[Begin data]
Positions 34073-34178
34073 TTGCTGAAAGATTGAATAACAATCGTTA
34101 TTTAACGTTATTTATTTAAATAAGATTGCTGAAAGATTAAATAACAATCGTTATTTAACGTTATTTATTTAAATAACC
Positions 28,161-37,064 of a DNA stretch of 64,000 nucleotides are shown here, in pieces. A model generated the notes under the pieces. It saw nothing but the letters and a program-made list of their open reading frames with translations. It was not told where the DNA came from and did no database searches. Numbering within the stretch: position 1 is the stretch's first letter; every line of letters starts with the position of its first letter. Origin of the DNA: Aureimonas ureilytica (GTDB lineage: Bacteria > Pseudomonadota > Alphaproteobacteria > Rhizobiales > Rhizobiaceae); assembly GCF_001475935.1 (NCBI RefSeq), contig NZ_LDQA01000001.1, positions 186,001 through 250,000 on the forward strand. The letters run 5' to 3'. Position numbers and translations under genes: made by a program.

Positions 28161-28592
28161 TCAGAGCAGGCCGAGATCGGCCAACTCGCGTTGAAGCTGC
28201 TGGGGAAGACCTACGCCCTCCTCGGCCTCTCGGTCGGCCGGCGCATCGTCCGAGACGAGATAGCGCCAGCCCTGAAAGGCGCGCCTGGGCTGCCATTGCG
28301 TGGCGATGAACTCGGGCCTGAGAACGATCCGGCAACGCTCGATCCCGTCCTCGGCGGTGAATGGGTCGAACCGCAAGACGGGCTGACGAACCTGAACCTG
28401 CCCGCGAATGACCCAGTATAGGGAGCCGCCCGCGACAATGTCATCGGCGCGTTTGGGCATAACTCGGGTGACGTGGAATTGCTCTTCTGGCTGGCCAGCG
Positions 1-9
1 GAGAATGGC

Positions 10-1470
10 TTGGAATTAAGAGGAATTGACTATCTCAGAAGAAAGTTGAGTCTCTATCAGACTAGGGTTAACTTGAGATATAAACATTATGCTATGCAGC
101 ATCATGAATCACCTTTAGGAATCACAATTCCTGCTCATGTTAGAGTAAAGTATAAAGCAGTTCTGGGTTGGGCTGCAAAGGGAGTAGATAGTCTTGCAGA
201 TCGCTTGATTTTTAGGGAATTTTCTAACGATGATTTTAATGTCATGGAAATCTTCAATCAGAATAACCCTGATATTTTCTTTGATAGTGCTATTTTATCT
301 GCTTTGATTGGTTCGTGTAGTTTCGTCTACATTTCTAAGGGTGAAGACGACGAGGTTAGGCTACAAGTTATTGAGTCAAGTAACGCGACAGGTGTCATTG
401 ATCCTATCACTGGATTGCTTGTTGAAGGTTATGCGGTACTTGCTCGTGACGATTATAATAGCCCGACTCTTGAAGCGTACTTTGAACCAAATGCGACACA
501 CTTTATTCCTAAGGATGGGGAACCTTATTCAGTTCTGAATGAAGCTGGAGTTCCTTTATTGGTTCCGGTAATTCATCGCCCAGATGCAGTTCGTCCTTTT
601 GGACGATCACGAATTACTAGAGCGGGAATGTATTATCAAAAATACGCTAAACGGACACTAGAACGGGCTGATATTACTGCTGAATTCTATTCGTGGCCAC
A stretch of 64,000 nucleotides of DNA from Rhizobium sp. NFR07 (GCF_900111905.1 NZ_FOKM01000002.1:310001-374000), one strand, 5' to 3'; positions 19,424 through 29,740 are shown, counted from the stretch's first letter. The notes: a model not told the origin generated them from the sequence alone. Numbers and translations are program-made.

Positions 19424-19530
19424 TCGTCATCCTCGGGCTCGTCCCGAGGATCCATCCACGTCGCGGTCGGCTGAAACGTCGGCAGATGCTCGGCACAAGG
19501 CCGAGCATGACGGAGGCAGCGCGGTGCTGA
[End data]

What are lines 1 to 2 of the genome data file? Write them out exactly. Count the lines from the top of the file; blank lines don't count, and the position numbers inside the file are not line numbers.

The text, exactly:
Positions 34073-34178
34073 TTGCTGAAAGATTGAATAACAATCGTTA